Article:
ERIC Number: ED374673
Record Type: Non-Journal
Publication Date: 1994
Reference Count: N/A
Blake, Barry J.
The discussion of case in grammar focuses on the ways relationships between words in sentences are marked. It describes the familiar systems of suffixes, from languages like Latin, and also the roles of prepositions, postpositions, and the use of the pronominal elements on verbs. One feature of case, the recurrence of apparently idiosyncratic patterns and devices in otherwise unrelated languages, is examined. The study provides background against which the case marking of particular languages can be understood, and discusses theoretical problems in identifying cases and the basis from distinguishing case relations from cases. A final chapter looks at the origins and development of case-marking devices. Examples are drawn from a wide variety of commonly- and uncommonly-taught languages, modern, older, and classical. (MSE)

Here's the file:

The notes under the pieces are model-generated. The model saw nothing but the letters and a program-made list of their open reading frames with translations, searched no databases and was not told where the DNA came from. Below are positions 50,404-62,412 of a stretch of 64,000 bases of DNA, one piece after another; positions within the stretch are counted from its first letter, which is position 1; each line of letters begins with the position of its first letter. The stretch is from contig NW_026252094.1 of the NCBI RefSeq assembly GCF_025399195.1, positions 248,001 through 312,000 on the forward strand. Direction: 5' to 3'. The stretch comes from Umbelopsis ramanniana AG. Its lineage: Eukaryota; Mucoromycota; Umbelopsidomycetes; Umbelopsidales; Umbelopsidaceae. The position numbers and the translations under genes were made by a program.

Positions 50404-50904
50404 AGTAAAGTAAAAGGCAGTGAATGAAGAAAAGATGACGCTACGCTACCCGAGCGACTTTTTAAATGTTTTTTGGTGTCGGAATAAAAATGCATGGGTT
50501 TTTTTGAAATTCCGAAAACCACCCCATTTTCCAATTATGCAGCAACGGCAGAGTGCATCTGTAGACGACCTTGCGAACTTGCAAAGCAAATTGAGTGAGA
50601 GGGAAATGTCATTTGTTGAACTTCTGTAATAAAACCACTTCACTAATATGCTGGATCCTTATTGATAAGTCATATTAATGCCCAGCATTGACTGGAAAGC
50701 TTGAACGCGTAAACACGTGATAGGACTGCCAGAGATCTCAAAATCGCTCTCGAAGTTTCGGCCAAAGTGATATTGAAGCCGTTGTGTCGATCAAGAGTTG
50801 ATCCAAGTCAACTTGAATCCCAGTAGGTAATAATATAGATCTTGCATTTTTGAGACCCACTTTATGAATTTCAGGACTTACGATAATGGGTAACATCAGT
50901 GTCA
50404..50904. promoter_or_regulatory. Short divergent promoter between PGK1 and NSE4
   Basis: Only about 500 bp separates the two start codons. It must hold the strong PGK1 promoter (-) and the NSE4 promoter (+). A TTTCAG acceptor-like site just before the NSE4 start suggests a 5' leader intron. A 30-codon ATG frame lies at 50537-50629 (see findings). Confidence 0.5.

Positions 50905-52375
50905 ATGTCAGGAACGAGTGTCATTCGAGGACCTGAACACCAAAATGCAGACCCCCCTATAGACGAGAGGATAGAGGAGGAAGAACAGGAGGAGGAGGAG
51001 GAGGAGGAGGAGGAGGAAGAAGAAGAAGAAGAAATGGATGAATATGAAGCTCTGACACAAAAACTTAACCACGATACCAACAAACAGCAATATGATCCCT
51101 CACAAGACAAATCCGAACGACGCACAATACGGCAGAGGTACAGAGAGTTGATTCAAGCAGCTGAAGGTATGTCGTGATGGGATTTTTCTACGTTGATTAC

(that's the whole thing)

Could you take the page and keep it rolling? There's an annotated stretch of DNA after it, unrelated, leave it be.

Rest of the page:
Descriptors: Adjectives, Case (Grammar), Descriptive Linguistics, Foreign Countries, Form Classes (Languages), Language Patterns, Languages, Linguistic Theory, Morphology (Languages), Nouns, Phonology, Structural Analysis (Linguistics), Uncommonly Taught Languages
Cambridge University Press, 40 West 20th St., New York, NY 10011-4211 (hardback: ISBN-0-521-44114-5; paperback: ISBN-0-521-44661-9).
Publication Type: Reports - Evaluative; Books
Education Level: N/A
Authoring Institution: N/A